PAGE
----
New middle school receives $250,000 grant
When the new Truckee Middle School is finished being built, it will have the distinction of being one of California’s first energy efficient, high performance schools.
As a part of a program to make schools more energy efficient, the California Energy Commission is granting $250,000 toward Truckee Middle School’s construction. The only other school receiving the grant is the Ceasar Chavez Fruitvale-San Antonio Elementary School in Oakland.
“The Energy Commission wanted a warm weather school and a cold weather school that goes beyond the standard school design,” said Rob Koster, project manager for Truckee Middle School.
Energy Commissioner Robert Pernell said the grants are intended to offset some of the initial costs of designing and building the high performance schools. Such costs are recouped many times over by energy and operational savings, he said.
High performance schools are a new trend in school building construction that outperform today’s building energy efficiency standards by 20 percent. The program also helps designers avoid using hazardous building materials and promotes recycling.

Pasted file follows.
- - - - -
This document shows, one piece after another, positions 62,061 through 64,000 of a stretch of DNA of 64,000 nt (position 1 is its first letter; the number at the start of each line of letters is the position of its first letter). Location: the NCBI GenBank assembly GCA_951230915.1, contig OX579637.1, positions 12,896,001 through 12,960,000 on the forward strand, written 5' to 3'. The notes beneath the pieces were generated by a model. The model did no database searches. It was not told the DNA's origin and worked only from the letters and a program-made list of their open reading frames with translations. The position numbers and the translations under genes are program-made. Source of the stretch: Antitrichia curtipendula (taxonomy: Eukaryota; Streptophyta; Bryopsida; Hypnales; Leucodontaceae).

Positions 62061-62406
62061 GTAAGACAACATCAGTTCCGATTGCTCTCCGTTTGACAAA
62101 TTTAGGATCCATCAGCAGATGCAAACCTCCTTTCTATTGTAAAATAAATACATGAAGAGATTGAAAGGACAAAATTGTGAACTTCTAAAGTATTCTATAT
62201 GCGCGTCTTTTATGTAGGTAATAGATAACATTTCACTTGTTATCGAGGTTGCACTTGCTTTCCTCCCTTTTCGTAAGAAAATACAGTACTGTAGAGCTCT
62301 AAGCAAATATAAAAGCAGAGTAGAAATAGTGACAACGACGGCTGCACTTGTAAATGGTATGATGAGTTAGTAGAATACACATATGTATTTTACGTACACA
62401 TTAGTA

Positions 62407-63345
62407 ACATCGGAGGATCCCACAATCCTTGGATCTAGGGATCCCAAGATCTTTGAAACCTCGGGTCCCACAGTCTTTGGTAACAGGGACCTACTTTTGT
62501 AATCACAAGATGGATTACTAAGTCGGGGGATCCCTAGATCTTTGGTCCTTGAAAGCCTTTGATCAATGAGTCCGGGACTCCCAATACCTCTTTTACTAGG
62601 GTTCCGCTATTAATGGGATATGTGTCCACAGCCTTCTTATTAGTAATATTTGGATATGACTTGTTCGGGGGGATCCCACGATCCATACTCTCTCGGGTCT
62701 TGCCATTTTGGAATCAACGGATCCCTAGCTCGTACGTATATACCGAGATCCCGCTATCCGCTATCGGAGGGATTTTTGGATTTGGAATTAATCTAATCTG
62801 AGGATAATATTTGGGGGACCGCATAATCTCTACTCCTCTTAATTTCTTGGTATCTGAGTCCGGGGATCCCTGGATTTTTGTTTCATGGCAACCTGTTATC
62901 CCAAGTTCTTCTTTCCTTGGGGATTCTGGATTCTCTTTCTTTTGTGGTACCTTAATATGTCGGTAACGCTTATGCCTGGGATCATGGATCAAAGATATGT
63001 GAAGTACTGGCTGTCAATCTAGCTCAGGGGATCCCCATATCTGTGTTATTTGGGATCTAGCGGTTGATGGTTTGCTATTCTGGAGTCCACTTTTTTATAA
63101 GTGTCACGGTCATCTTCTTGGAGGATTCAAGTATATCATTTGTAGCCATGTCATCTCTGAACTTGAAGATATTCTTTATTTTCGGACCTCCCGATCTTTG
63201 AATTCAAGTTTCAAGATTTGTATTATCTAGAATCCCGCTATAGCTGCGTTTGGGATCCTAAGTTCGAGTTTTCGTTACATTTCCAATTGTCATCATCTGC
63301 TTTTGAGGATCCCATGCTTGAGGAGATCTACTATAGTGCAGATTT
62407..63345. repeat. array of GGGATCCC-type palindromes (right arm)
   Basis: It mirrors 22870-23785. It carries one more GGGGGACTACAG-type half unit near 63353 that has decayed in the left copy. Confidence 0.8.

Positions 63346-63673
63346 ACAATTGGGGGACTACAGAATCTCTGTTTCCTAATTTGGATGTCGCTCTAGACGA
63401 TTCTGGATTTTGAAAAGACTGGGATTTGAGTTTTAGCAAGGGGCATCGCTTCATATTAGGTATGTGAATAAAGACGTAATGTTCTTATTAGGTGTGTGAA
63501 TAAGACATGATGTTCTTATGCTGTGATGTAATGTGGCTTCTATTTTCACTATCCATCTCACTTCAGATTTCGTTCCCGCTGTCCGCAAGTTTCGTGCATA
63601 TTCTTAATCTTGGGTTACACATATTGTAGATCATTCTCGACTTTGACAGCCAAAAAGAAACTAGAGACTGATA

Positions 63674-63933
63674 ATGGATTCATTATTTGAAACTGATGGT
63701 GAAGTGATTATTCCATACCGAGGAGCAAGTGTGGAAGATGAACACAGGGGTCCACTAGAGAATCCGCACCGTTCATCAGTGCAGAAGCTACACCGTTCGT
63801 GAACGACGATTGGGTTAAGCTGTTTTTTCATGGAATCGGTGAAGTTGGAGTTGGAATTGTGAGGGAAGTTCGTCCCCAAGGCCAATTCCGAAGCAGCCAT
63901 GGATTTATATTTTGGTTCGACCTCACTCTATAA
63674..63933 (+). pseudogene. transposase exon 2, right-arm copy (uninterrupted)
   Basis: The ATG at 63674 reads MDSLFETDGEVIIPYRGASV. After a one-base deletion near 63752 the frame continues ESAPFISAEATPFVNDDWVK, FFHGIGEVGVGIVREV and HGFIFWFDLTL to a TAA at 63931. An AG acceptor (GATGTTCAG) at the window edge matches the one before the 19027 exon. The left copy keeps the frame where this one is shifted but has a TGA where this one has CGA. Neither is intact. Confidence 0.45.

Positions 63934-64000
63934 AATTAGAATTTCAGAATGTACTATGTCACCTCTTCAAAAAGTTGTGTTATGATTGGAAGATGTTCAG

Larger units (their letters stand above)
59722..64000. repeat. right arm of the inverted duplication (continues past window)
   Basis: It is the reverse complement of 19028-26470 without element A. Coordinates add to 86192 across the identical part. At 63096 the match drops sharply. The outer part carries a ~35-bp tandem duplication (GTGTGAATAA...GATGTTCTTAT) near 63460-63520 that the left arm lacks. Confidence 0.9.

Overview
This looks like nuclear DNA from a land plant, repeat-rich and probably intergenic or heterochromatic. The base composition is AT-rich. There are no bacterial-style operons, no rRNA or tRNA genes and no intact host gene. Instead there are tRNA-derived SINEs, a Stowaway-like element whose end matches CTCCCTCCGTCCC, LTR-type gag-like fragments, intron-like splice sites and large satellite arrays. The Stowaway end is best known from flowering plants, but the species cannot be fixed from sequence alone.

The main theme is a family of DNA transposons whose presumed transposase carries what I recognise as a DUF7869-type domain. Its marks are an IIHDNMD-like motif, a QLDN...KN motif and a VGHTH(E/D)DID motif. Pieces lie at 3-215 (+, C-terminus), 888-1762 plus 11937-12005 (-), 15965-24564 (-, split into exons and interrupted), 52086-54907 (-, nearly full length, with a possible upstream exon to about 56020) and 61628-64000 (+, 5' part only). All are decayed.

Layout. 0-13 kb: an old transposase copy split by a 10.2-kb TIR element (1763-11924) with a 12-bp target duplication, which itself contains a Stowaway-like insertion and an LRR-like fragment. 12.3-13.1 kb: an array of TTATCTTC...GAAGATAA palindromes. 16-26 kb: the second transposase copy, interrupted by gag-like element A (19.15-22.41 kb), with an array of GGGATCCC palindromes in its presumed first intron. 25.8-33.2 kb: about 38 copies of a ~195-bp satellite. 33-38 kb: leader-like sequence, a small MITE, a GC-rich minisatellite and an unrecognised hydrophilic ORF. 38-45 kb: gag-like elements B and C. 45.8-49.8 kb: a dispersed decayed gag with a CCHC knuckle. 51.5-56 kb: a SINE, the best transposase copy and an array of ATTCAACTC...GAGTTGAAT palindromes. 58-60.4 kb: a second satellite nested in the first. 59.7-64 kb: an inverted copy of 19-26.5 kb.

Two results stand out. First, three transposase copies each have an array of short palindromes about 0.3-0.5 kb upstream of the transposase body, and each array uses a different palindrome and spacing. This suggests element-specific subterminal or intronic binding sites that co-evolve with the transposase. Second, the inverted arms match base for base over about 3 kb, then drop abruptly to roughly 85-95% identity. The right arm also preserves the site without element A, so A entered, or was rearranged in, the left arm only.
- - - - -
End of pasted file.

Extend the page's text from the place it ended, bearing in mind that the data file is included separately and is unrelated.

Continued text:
“Some of the materials will either be recycled or can be recycled in the future when the building is torn down in 150 years,” Koster said.
Among its energy features, Truckee Middle School will install geothermal pumps instead of air conditioners and air-to-air heat pumps.
Geothermal heat pumps use the depths of the earth – up to a couple hundred feet deep where temperatures are constant – as the source of heat in the winter or a place to reject heat in the summer.
Building a high performance school is more expensive than a normal school because some of the non-hazardous materials are harder to obtain. “They’re not just sold at Home Depot,” Koster said.
The Truckee and Oakland high performance schools – selected after a competitive process – are the first to be funded by the California Energy Commission.
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